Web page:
Making the switch to real, minimally processed food can feel overwhelming and challenging at first, especially when it comes to finding healthy snack options.
Sure, finding real-food snacks is easy to do when picking out fresh produce and even buying meat and cheese, but what about prepackaged snack products? While it’s wonderful to shop the outer aisles of the grocery store for snack foods, it’s also important to recognize how to shop the inner aisles for foods that feel more questionable, like crackers, granola bars and trail mix.
How to find real food snacks and avoid ultra-processed snack foods in the grocery store
Companies spend billions every year on marketing food products. They use sneaky words like natural, made with ancient grains, heart healthy and made with real fruit to lure us (the consumer) into thinking that their products are made with nourishing ingredients. But they’re often dishonest in the way they use these labels with claims that are misleading and, in some cases, downright false.
Our biggest piece of advice when looking for snack products is to completely ignore the marketing labels on the front of the packaging. Remember, these words don’t tell you anything about what’s actually used to make that food. Instead, find the ingredient list, then read it.
As you look at the ingredients list, ask yourself a few questions. These questions will help you determine which snack foods are made with real ingredients so you’re able to make informed choices as a consumer.
Question 1: Are the ingredients familiar and from Mother Nature?
If you can’t pronounce an ingredient or it’s unfamiliar, you should probably put the item back on the shelf and move on. Most unpronounceable, unfamiliar ingredients contain rancid and hydrogenated oils, additives, chemicals and synthetic preservatives.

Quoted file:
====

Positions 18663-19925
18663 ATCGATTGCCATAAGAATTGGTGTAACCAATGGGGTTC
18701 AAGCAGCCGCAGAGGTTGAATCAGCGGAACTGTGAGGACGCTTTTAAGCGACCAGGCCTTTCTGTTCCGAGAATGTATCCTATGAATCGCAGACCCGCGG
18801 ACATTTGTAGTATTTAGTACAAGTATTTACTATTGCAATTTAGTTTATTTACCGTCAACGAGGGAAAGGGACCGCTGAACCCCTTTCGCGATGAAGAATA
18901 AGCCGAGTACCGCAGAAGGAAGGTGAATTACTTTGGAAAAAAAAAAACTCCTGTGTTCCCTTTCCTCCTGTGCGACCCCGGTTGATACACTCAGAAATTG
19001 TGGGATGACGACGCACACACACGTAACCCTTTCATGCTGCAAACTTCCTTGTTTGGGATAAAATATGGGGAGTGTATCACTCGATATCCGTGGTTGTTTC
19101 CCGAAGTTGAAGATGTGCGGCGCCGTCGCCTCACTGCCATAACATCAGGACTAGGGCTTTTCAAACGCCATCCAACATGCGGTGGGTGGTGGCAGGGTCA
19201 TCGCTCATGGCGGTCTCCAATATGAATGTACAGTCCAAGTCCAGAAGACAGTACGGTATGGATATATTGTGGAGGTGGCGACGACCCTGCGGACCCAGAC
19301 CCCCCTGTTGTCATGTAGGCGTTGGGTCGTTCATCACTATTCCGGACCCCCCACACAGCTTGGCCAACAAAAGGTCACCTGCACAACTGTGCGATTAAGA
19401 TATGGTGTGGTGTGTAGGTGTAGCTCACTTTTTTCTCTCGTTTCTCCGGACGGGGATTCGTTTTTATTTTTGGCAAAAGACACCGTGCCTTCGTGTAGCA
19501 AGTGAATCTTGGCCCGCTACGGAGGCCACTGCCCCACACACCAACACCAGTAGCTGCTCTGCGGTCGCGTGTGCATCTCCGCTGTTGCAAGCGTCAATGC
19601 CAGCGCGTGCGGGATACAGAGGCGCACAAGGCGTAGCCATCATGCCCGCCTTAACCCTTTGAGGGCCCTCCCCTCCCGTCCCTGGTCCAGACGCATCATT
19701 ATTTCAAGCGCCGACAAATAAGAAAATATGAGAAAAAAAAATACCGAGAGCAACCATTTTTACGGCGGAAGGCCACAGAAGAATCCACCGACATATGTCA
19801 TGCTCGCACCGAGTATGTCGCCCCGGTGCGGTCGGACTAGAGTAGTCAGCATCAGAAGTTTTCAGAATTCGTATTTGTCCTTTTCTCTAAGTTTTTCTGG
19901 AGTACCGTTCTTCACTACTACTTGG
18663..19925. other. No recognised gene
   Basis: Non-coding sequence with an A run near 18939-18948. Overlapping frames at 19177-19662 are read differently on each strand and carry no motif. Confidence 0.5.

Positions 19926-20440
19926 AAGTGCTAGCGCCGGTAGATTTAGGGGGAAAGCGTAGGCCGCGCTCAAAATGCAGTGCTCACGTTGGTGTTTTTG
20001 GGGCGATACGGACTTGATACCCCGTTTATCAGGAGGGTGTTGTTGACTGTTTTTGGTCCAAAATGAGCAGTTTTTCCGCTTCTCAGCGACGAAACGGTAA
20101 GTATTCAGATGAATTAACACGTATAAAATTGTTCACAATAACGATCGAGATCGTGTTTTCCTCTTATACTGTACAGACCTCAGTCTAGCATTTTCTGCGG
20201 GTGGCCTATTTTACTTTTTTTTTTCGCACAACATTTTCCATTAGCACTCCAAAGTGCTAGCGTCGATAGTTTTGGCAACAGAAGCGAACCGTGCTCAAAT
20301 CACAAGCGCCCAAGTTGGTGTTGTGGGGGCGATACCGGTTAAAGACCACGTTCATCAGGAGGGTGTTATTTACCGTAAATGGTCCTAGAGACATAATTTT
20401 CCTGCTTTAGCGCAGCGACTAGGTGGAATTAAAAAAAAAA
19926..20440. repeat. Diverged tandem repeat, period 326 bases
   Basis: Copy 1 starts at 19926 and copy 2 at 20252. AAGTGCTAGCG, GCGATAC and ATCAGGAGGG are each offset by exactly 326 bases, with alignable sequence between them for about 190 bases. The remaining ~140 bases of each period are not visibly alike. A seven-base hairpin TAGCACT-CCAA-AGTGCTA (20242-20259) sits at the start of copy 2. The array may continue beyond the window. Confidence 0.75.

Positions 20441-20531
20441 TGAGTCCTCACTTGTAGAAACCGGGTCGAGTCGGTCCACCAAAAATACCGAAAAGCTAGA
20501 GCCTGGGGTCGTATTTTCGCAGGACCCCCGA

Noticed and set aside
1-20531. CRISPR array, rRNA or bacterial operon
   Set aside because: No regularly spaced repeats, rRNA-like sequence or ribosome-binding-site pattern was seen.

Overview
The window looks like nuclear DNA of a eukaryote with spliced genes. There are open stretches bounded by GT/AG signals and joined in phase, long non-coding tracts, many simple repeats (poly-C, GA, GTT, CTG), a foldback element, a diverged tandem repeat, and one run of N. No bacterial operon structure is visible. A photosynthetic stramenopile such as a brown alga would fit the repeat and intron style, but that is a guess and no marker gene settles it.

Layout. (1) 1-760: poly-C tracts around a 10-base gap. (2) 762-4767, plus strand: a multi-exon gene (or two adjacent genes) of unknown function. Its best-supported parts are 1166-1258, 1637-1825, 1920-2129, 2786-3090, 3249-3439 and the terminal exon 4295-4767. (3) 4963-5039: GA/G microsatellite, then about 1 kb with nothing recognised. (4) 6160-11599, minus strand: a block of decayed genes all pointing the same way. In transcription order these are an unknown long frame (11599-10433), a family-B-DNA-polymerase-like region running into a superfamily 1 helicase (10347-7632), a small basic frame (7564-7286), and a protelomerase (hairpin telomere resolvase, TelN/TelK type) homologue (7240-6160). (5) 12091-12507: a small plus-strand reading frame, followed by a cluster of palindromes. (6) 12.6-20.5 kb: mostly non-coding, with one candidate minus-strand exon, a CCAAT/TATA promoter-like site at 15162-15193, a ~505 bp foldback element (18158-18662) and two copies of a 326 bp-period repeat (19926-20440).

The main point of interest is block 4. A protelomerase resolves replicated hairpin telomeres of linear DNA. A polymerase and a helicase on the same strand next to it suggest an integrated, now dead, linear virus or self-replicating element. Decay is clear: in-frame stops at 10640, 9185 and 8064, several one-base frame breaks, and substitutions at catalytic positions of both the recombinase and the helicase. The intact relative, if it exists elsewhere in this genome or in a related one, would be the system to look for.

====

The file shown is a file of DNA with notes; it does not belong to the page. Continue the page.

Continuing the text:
Question 2: How many ingredients does it contain?
Try to stick to no more than seven ingredients. The best indicator of how processed something may be is the number of ingredients listed. Typically, the more ingredients used, the more processed the item is. Our general rule of thumb is the fewer ingredients the better. We try to choose snack foods with seven or less ingredients. If you are baffled between two products, typically the one with fewer ingredients is the better choice.
Question 3: Are the ingredients necessary?
When looking at the ingredients listed, take into consideration if they’re actually necessary to make the snack food product. This is one reason why learning to cook is important. If you made a fruit-based granola bar from scratch, would you add ingredients like Red 40 or “natural flavor”? We think it’s safe to say no! In fact, we’ve never even come across those ingredients at the grocery store.
When looking at a label, ask yourself, “Are the ingredients necessary and are they something you would use to make the food from scratch?”
Question 4: Are the ingredients as nutrient-dense as possible (for that particular food item)?
When you’re looking for snack foods, it’s important to find nourishing options. Ingredients are listed in order of abundance. The first ingredient listed is used the most, the second ingredient is used less, and so on down the line of listed ingredients.
It’s important to check not only what ingredients are used, but where they’re located on the list of ingredients. If you’re between two real-food options and one has palm sugar listed as the first ingredient and the other lists whole grains well before that, you’ll quickly know which one is the winner.
By reading the ingredients list you can make a wise decision about your purchase based on the ingredients and what order they are listed to make that food.
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